Saving A Life Saves My Game

Screen Shot 2017-05-19 at 3.02.32 PMSaving A Life Saves My Game

By Carter Bell

It was the first time I saved a life and my second day of life guarding.

As usual, hoards of children poured into the pool. I looked at their faces; focusing on their eyes. They spoke to me: I trust you, they said. Maybe they trusted me too much. Why else would a 10 year old who could not swim jump off a diving board into 12 feet of water?

Billy looked like a swimmer. He climbed the diving board ladder assured, obscuring the fact the he was a novice.


The pool engulfed him. He could not swim. His hands ascended to the surface, while his head remained submerged. His frantic hands spoke to me: “HELP” they said. I responded immediately. I jumped in and swiftly paddled over to the hands calling to me in distress. I sunk underneath Billy to place the tube underneath him. His body rose with mine, as we gently floated to the surface. He coughed when his mouth hit the air, it was as if he had taken his first breath again — a sign that he was alive.  

“Are you okay?” I asked.

Silence marked his reply.

The cheers and laughs that I had known as the white noise had faded. All I heard was the ripples in the water and his breath as I looked around at a crowd devoid of sound — it was eerie.

I spent the remainder of my summer wincing at every splash. I couldn’t sit still. I must admit the image of Billy laying on the pool deck remained with me when my summer job ended and I began to hear the familiar chant of preseason football: “123 Knights 456 Win.”

I dreaded the thought of practice and the season. I no longer lived through the vicarious vehicle of my imagination: Peyton Manning was no longer a destination, he was just another icon reduced to the hall of my youth, as was the banter — the boyhood camaraderie — that came with novelty yet stayed past its due, like Grandy’s christmas present, a Manning Colts jersey I received at 10 but still expected to be worn at 15. Did football and I no longer fit?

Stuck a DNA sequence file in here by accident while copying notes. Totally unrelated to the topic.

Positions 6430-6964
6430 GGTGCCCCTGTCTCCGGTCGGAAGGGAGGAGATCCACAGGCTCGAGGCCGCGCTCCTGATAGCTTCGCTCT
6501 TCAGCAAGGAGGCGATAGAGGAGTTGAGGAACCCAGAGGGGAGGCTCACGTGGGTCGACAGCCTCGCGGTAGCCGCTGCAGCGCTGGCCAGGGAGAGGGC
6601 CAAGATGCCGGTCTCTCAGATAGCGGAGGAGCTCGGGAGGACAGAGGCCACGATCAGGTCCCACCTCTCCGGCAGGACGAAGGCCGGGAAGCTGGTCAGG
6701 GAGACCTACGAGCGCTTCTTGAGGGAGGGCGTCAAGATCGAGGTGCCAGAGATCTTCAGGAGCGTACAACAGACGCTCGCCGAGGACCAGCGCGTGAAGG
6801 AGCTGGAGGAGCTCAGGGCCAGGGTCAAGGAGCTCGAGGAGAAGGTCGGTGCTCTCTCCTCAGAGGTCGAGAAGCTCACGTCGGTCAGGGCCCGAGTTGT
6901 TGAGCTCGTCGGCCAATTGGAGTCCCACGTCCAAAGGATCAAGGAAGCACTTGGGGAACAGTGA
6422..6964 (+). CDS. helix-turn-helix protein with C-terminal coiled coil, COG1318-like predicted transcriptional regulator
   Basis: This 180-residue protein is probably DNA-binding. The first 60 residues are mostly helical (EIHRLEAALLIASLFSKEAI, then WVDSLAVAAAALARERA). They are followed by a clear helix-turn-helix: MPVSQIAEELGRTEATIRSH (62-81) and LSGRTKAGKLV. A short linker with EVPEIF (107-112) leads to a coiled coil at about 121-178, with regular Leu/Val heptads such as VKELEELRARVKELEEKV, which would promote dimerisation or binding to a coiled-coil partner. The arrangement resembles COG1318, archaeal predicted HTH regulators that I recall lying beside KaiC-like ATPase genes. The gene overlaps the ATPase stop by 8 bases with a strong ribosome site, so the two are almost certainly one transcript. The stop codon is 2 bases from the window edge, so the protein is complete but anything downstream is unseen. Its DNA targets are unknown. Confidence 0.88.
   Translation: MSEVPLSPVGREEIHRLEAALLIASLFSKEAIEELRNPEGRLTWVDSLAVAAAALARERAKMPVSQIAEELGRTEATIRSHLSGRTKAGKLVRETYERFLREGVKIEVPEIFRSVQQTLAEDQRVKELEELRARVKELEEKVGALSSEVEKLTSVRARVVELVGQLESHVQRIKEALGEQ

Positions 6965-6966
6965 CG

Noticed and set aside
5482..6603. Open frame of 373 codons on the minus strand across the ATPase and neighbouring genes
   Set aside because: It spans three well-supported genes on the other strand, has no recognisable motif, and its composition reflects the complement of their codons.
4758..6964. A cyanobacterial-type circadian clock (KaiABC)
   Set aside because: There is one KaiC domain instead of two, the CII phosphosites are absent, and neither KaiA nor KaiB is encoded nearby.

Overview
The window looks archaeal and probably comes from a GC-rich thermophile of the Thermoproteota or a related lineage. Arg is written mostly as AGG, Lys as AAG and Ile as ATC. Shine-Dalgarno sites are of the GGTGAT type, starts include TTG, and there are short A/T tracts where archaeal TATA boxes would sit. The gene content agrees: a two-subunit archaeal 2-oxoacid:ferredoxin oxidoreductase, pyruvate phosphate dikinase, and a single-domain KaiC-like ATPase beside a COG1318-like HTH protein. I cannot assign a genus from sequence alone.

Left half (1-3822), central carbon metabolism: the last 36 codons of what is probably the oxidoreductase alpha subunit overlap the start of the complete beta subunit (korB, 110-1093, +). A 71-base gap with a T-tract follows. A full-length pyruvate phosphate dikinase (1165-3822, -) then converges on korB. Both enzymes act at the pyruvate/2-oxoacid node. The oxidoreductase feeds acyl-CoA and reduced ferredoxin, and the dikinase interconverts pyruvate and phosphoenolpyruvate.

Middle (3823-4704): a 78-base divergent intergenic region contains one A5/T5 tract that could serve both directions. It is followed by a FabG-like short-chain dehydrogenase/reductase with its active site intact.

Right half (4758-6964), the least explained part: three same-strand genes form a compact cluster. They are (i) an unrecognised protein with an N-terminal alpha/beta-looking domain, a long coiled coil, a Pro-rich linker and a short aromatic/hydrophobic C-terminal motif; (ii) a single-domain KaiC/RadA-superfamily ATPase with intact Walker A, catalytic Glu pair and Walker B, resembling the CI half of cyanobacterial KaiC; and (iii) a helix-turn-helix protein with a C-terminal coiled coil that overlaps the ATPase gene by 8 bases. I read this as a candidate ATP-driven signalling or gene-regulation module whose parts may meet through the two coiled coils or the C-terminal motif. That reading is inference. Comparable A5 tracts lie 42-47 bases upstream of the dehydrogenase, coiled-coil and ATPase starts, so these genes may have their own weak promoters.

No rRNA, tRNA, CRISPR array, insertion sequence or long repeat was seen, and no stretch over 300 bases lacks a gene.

Moreover, Billy’s near death experience highlights the fact that death can be quick and unpredictable; life is not promised or certain; why, then, should I waste time doing something I no longer love? Here I am, under the burning sun bombarded by “down,up, one; down,up,two.” Perhaps my passion for playing the game has fallen from me; perhaps this object of love no longer fits, like my Manning jersey; perhaps I have outgrown my zeal for the game; or perhaps sitting atop the pool is where I belong.

I am not a quitter. So I search for ways to make the game fun again and, surprisingly, Billy is my role model. Though I am not looking to do anything to bring me close to death, I decide to take some risks on the field. The biggest one is pushing my coach to allow me to change positions. For years, I played a smaller role on my team as an offensive guard. I decided to train harder to play both defensive end and right offensive tackle, both positions that I had never played before.  

During the off season, I continued to push myself. I entered and won weightlifting competitions and carried more confidence on the field: bigger blocks, bone crushing hits, and sacks for breakfast — lunch, and of course, dinner.

The water and Billy’s breath held my pool’s white noise prisoner, but the eerie proximity to death motivated me to take a chance with life.

Carter Bell, a graduate of Richwoods High School’s IB Program, will be a freshman at Harvard University in the fall.


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